Whether you're trying to maintain an audience's attention, sell your product, interest an interviewer, or pitch a journalist, great storytelling is key. The ability to spin a yarn that captivates others can have magical effects for your company and career. No wonder there's no shortage of advice out there on how to do just that. But even if you completely master story structure and delivery one essential question remains: why?
It's clear that human beings are wired to love a great story, but what exactly makes a well-told tale so irresistible? Why are tense stories of human struggle and triumph the most appealing to people of diverse backgrounds? Why do we find sensory details like the smell of a location or a character's exact carriage and demeanor so compelling?
Neuroscience is starting to unravel the answer to these intriguing questions, peering into the human brain to figure out just what's going on in our heads when we sit riveted in a darkened movie theater or hang onto every word of an expert speaker? The key, apparently, seems to be our capacity for empathy.
As behavioral psychologist Susan Weinschenk explained on her blog recently (via a great personal story, of course), by putting us in their protagonists' shoes, stories manage to engage more of the brain than straight recitations of facts or dry arguments, leading to more arousal and interest.
"Let's say you are listening to me give a presentation on the global economy. I'm not telling a story, but giving you facts and figures. If we had you hooked up to an fMRI machine we would see that your auditory cortex is active, as you're listening, as well as Wernicke's area of the brain where words are processed," she explains. Now imagine the same information cloaked in the trappings of a great story, "a story about a family in South America that is being affected by changes in the global economy--a story about the father going to work in a foreign country to earn enough for the family, and the mother having to drive 100 kilometers for health care."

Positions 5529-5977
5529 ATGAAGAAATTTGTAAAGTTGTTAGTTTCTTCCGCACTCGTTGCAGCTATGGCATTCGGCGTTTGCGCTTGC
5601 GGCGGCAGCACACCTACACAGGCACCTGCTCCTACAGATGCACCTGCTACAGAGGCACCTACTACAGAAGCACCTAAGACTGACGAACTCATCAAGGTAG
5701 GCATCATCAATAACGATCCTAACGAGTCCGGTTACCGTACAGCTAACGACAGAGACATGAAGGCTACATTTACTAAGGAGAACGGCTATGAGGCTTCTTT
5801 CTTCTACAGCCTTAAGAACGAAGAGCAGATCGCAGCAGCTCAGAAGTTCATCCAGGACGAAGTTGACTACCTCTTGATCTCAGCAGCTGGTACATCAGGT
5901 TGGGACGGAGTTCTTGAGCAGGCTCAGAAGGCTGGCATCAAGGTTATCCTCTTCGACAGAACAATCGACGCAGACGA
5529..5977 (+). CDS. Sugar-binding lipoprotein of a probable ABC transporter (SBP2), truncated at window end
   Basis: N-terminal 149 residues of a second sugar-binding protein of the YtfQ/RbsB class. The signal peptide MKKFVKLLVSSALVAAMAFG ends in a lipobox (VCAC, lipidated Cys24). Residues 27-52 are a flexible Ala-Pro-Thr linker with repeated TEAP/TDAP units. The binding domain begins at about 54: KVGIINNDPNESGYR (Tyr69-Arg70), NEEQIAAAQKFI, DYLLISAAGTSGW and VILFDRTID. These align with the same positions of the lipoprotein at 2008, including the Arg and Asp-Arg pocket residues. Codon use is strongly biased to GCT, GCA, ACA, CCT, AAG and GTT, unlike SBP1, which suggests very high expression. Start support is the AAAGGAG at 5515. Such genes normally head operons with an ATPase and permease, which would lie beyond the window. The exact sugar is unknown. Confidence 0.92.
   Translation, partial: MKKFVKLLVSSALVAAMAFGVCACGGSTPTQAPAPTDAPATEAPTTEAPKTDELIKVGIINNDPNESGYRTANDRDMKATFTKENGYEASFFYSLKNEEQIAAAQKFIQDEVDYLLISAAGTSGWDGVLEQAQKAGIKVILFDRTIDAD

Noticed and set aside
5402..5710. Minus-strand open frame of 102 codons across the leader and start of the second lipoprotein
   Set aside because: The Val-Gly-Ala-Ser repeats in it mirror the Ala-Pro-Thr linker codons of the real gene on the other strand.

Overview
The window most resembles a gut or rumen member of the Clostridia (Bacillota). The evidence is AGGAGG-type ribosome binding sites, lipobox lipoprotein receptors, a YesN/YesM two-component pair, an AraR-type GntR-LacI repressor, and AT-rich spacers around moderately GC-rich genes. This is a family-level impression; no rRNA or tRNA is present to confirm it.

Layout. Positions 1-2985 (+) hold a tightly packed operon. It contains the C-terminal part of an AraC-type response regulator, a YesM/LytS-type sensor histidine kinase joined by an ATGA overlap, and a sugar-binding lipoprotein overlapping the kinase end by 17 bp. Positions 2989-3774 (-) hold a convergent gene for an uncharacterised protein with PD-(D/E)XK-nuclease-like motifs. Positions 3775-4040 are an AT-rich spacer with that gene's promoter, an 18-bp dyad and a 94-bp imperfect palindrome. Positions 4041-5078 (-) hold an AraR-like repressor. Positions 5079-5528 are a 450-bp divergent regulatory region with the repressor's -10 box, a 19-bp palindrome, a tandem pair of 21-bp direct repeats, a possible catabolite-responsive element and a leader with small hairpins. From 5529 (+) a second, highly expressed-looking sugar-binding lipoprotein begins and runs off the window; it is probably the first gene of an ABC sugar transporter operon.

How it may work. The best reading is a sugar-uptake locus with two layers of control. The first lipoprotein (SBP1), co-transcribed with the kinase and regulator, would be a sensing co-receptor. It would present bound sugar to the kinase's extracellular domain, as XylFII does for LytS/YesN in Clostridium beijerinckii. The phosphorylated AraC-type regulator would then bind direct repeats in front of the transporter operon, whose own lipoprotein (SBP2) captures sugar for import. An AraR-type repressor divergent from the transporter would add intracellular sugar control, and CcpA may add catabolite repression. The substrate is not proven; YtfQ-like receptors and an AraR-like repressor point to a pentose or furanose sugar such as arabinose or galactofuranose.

"What's going on in your brain now?" she asks. "The Wernicke's area would be active again, as well as the same auditory or visual cortices, but now there's more activity. We would see many other parts of your brain light up. If, in my story, I described the sharp smell of the pine forest high in the Andes where this family lives, the olfactory areas of your brain would be active too, as though you were smelling the forest. If I described the mother driving over rutted muddy roads, with the vehicle careening from side to side, your motor cortex would be lighting up as though you were driving on a bumpy road."
As Weinschenk witnessed herself when addressing a reluctant group of corporate trainees, this extra brain arousal translates to greater interest and engagement from the audience.
... and empathy
But stories aren't just an effective tool because they're inherently interesting, according to another recent post by Paul J. Zak, the founding director of the Center for Neuroeconomics Studies at Claremont Graduate University, on the HBR Blog Network. Stories also have a remarkable ability to spur empathy and cooperation (which is what you want if you're pitching your business, of course). The key to this profound benefit of stories? A hormone called oxytocin.
"Oxytocin is produced when we are trusted or shown a kindness, and it motivates cooperation with others. It does this by enhancing the sense of empathy," Zak explains in the post. "Recently my lab wondered if we could 'hack' the oxytocin system to motivate people to engage in cooperative behaviors. To do this, we tested if narratives shot on video, rather than face-to-face interactions, would cause the brain to make oxytocin. By taking blood draws before and after the narrative, we found that character-driven stories do consistently cause oxytocin synthesis. Further, the amount of oxytocin released by the brain predicted how much people were willing to help others."
Good stories, in other words, nudge people to pay attention, empathize, and cooperate, and that's very relevant in business. "Character-driven stories with emotional content result in a better understanding of the key points a speaker wishes to make and enable better recall of these points," Zak says, advising every speaker to start off with a "compelling, human-scale story." Illustrate your customers' pain for your people with a well-told story and you're likely to boost their empathy--and motivation.
A bit of biology, it turns out, can be a pretty handy thing for a busy business owner to know.